DNA Solves Mystery Surrounding ‘America’s 1st Serial Killer’

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This summer’s great murder-mystery surrounding a man hanged in Philadelphia 121 years ago and known as “America’s first serial killer” has been solved.

We think.

An eight-part television show called “American Ripper” on the History Channel that examined the life, death and legends surrounding mass murderer Herman Mudgett, aka H.H. Holmes, concluded Tuesday night.

NBC10 Investigators were first to unearth the growing mystery in April of the Holmes conspiracy that he escaped death. Then, in July, NBC10 exclusively reported that a search for the truth was underway — with Holy Cross Cemetery in Delaware County as the epicenter.

The question all along, spurred on by co-host and Holmes’s great-great-grandson, Jeff Mudgett, was whether Holmes actually was hanged at Moyamensing Prison in South Philadelphia in 1896 and then buried at the Yeadon cemetery.

NBC10 Investigators: The Mystery of America’s First Serial KillerNBC10 Investigators: The Mystery of America's First Serial Killer

Mudgett and a team of anthropologists from the University of Pennsylvania exhumed bones found at the grave site Holmes was believed to be buried. Then came skeletal analysis and facial reconstruction and look backs at newspaper accounts questioning whether Holmes escaped his hanging.

Like this news story, the television show waited a while — until the final seconds of the 42-minute season finale — to reveal the DNA evidence that would prove conclusively whether Holmes did indeed hang.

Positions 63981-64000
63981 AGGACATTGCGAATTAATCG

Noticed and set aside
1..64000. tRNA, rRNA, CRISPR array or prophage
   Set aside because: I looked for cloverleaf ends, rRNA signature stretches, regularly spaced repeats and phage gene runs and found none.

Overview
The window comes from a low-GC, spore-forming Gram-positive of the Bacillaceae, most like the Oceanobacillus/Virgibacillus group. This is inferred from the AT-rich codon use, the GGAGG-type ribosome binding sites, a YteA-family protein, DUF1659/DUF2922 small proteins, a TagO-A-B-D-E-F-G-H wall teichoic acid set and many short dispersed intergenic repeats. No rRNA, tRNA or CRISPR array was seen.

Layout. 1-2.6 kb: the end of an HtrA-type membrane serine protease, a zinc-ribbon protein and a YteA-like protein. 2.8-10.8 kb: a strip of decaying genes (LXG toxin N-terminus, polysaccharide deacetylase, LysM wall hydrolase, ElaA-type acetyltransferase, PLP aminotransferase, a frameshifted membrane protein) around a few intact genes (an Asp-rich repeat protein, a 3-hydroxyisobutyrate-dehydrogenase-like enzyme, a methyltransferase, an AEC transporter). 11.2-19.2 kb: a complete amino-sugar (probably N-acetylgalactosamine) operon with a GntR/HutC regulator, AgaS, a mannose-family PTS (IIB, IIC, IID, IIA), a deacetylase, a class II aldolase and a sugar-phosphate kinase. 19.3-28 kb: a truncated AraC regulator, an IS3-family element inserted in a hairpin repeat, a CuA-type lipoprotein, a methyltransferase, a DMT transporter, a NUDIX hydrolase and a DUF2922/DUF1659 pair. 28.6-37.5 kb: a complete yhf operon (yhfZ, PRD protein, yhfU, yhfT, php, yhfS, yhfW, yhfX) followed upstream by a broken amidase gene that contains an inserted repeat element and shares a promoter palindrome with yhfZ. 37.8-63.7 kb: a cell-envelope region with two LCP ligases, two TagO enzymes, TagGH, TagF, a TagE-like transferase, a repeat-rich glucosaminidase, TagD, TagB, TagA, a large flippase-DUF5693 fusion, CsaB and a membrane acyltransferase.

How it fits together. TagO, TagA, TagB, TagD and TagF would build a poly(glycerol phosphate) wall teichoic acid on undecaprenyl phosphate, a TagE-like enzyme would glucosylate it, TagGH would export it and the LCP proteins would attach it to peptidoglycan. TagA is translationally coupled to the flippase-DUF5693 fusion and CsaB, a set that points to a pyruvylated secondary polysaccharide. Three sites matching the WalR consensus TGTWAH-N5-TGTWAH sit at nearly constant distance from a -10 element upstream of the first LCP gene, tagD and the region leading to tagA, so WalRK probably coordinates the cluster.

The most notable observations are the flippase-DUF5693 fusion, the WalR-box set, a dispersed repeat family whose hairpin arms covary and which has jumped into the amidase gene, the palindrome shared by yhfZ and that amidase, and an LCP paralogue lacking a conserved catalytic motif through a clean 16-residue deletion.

In the end, the evidence concluded … the body in the grave was indeed Holmes.

DNA analysis at Kings College in London, England, comparing the skull of the skeleton in the grave to Mudgett’s DNA, proved a match.

Watch NBC10 News at 6 p.m. to see investigative reporter George Spencer talk more about the grave excavation and ultimate results of the DNA testing.

“Dental records and DNA testing reveal a conclusive link to Jeff Mudgett,” the show announced in its final moments. “Proving that the remains exhumed are those of H.H. Holmes. The result ends a century of speculation about Holmes’ final days.”

Mudgett, however, remains skeptical.

“This doesn’t deter me from my investigation. There are too many coincidences for this to be another bogus theory,” he said of connections between his ancestor and theories that Holmes killed as many as 200 people in several cities, as well as, possibly London.

1 Philadelphia

Philadelphia News & Search

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